Let There Be Science, Kids And a Good Life

by Patricia McBroom

Professor Hlne Langevin-Joliot, a nuclear physicist and granddaughter of Marie and Pierre Curie, who won the 1903 Nobel Prize in physics for their work on radioactivity, told a campus audience that women need more encouragement to enter science.

It isn't enough to just allow women to have good jobs in research, "we must tell more," said Langevin-Joliot. "It is important to say that you can have an interesting job and a good life."

Langevin-Joliot, whose parents also shared a Nobel Prize, carried her legacy with grace and humility before a standing-room-only crowd in Wheeler Hall's Maude Fife Room Feb. 11. The next day, she spoke on the centenary of the discovery of radioactivity in a chemistry department lecture hosted by Nobel Laureate Glenn Seaborg.

She said she had no secret magic for drawing women into scientific research, but the stories she told about her parents and grandparents left no doubt about her message to women: "You can have happy children, a husband you love and still do good science."

"If you choose to have six children, maybe you cannot do it," but for one to three, "it is quite possible," said the 69-year-old professor emeritus of nuclear physics and chemistry at the University of Paris. She has two children.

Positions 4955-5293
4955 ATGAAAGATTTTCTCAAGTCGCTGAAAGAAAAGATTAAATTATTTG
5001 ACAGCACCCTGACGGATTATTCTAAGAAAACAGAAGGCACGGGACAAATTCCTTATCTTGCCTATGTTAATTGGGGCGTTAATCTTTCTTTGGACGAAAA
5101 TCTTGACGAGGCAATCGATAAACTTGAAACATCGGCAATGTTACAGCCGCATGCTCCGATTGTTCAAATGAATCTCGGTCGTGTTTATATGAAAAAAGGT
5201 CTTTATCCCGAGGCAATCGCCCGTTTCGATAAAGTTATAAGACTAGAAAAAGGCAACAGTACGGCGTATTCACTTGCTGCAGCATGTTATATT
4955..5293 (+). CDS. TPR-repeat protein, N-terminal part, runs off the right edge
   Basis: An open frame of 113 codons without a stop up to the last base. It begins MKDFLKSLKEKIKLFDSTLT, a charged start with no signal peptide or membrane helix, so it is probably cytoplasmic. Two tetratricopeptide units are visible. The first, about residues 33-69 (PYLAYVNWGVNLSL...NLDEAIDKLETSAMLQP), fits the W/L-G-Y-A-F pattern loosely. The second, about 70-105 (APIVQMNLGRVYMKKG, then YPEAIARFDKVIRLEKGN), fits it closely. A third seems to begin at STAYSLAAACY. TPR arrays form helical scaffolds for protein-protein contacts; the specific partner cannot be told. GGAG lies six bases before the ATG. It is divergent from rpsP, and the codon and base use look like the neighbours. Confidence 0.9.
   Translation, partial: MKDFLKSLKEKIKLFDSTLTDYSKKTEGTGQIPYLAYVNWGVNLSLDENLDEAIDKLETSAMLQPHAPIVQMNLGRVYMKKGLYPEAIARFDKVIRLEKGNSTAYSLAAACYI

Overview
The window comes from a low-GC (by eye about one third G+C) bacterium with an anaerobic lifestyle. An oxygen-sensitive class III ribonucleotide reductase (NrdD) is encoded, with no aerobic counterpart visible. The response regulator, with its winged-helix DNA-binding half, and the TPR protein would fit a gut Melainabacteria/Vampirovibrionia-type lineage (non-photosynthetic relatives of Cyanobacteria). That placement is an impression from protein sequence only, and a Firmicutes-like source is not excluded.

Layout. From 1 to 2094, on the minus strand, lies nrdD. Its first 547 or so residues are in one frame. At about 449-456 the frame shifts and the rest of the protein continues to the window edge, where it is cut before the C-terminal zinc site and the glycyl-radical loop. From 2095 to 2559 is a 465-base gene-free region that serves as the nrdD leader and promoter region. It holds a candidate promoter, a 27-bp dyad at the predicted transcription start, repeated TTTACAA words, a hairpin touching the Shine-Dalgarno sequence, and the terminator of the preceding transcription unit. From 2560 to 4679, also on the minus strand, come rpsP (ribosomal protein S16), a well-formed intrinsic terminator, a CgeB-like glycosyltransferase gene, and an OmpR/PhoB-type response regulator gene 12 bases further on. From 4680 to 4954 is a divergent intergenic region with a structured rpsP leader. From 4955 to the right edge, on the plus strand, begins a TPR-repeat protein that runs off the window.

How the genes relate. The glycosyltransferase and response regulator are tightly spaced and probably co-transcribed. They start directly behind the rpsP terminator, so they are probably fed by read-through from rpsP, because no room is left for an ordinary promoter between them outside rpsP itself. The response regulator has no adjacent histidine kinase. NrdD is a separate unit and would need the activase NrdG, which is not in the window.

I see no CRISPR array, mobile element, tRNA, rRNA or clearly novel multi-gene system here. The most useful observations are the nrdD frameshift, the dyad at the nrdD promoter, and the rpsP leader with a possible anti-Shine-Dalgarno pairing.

Although Langevin-Joliot could see no barrier in combining science and family, she did see difficulty in coping with societal demands to work harder and harder every year just to compete.

"This is not good for young men and it is worse for young women," she said. "I see young people not taking even one week of vacation. My parents took two months."

She recalled her father saying at one point, "We've been in the lab too long. It's much better now to go skiing and think about this."

Marie and Pierre Curie did "killing work," she said, during their legendary effort to isolate radium from tons of pitchblende. Wrote Marie Curie: "Sometimes I had to spend a whole day stirring a boiling mass with a heavy iron rod nearly as big as myself."

Langevin-Joliot takes eight weeks vacation herself, as did her mother and grandmother. "Always, it is necessary to give the imagination room to work, to take time to dream."


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